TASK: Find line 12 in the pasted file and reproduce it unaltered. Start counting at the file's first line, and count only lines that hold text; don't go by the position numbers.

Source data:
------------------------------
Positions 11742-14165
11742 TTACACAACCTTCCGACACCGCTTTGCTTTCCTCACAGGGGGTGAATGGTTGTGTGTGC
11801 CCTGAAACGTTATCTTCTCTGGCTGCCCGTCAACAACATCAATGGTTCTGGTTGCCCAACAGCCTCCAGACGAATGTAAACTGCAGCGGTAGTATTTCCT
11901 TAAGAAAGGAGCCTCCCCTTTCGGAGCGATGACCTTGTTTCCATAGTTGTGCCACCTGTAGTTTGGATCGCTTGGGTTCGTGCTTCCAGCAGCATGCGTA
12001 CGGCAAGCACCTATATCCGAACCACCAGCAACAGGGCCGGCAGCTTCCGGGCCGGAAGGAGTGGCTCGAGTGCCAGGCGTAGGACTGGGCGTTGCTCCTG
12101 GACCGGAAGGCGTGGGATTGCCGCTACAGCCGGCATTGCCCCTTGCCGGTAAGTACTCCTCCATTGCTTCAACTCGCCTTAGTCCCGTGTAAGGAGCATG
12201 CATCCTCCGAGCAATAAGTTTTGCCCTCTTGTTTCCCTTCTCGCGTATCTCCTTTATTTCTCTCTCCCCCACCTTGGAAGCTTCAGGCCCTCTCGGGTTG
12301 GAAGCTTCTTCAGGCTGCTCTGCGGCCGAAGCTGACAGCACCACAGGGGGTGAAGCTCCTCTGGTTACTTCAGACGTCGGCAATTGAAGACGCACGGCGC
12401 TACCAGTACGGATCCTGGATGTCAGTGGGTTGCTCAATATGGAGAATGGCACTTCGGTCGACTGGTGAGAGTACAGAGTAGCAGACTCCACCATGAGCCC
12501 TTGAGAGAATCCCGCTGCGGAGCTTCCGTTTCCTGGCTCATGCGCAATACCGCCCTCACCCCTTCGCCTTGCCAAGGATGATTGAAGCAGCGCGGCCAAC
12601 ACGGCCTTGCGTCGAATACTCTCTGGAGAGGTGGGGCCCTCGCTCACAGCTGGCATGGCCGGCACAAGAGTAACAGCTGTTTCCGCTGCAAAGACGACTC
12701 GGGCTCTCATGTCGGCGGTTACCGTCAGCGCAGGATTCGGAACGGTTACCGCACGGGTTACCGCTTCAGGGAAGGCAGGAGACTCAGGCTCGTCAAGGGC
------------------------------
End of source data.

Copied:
12701 GGGCTCTCATGTCGGCGGTTACCGTCAGCGCAGGATTCGGAACGGTTACCGCACGGGTTACCGCTTCAGGGAAGGCAGGAGACTCAGGCTCGTCAAGGGC